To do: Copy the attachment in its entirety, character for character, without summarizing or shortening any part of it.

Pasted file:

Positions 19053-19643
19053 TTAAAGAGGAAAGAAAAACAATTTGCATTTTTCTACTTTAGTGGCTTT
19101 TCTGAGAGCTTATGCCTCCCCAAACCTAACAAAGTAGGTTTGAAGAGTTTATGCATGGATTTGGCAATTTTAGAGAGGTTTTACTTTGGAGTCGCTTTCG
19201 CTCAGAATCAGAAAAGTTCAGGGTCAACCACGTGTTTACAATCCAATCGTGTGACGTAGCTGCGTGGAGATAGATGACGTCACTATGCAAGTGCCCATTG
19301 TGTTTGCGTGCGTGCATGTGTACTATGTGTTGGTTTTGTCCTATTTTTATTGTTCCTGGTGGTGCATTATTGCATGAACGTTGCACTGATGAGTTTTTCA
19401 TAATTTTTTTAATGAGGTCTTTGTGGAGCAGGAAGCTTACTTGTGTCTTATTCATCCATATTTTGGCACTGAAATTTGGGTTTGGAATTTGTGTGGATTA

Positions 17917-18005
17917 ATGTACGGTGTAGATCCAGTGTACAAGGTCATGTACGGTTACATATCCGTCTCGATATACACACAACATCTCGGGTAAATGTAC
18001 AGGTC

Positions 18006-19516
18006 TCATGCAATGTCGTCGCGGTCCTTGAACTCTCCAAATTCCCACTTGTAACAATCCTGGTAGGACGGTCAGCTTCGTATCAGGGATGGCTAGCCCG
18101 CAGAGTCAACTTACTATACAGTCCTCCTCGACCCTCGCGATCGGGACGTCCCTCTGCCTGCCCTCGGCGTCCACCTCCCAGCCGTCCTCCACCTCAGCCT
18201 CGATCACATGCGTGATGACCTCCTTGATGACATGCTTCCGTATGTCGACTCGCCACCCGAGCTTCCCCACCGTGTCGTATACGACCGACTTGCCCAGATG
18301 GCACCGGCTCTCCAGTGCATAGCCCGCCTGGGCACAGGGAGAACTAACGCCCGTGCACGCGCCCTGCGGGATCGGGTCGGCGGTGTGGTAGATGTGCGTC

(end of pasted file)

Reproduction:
Positions 19053-19643
19053 TTAAAGAGGAAAGAAAAACAATTTGCATTTTTCTACTTTAGTGGCTTT
19101 TCTGAGAGCTTATGCCTCCCCAAACCTAACAAAGTAGGTTTGAAGAGTTTATGCATGGATTTGGCAATTTTAGAGAGGTTTTACTTTGGAGTCGCTTTCG
19201 CTCAGAATCAGAAAAGTTCAGGGTCAACCACGTGTTTACAATCCAATCGTGTGACGTAGCTGCGTGGAGATAGATGACGTCACTATGCAAGTGCCCATTG
19301 TGTTTGCGTGCGTGCATGTGTACTATGTGTTGGTTTTGTCCTATTTTTATTGTTCCTGGTGGTGCATTATTGCATGAACGTTGCACTGATGAGTTTTTCA
19401 TAATTTTTTTAATGAGGTCTTTGTGGAGCAGGAAGCTTACTTGTGTCTTATTCATCCATATTTTGGCACTGAAATTTGGGTTTGGAATTTGTGTGGATTA

Positions 17917-18005
17917 ATGTACGGTGTAGATCCAGTGTACAAGGTCATGTACGGTTACATATCCGTCTCGATATACACACAACATCTCGGGTAAATGTAC
18001 AGGTC

Positions 18006-19516
18006 TCATGCAATGTCGTCGCGGTCCTTGAACTCTCCAAATTCCCACTTGTAACAATCCTGGTAGGACGGTCAGCTTCGTATCAGGGATGGCTAGCCCG
18101 CAGAGTCAACTTACTATACAGTCCTCCTCGACCCTCGCGATCGGGACGTCCCTCTGCCTGCCCTCGGCGTCCACCTCCCAGCCGTCCTCCACCTCAGCCT
18201 CGATCACATGCGTGATGACCTCCTTGATGACATGCTTCCGTATGTCGACTCGCCACCCGAGCTTCCCCACCGTGTCGTATACGACCGACTTGCCCAGATG
18301 GCACCGGCTCTCCAGTGCATAGCCCGCCTGGGCACAGGGAGAACTAACGCCCGTGCACGCGCCCTGCGGGATCGGGTCGGCGGTGTGGTAGATGTGCGTC